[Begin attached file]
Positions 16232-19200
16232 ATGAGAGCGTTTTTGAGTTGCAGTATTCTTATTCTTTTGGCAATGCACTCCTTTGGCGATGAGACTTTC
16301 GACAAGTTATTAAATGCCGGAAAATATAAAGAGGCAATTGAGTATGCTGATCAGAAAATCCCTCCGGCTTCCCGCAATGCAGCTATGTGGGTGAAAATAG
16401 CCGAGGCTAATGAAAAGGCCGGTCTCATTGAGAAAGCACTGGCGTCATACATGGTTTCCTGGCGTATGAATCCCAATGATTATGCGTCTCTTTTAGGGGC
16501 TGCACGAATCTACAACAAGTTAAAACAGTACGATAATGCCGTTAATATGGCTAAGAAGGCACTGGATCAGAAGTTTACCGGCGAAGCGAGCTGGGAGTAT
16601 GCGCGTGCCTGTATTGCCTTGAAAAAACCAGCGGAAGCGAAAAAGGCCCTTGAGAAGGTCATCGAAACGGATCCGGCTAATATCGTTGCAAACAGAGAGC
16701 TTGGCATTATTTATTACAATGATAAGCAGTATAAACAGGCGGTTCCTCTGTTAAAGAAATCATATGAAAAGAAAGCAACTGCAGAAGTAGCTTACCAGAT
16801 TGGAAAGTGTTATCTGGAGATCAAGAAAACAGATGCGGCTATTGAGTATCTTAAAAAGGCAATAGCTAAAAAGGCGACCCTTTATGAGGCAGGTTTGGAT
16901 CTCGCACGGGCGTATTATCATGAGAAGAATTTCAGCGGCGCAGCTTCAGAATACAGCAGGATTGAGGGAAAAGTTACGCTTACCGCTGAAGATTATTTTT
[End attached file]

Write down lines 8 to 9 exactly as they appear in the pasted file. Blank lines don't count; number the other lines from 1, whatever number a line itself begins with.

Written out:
16801 TGGAAAGTGTTATCTGGAGATCAAGAAAACAGATGCGGCTATTGAGTATCTTAAAAAGGCAATAGCTAAAAAGGCGACCCTTTATGAGGCAGGTTTGGAT
16901 CTCGCACGGGCGTATTATCATGAGAAGAATTTCAGCGGCGCAGCTTCAGAATACAGCAGGATTGAGGGAAAAGTTACGCTTACCGCTGAAGATTATTTTT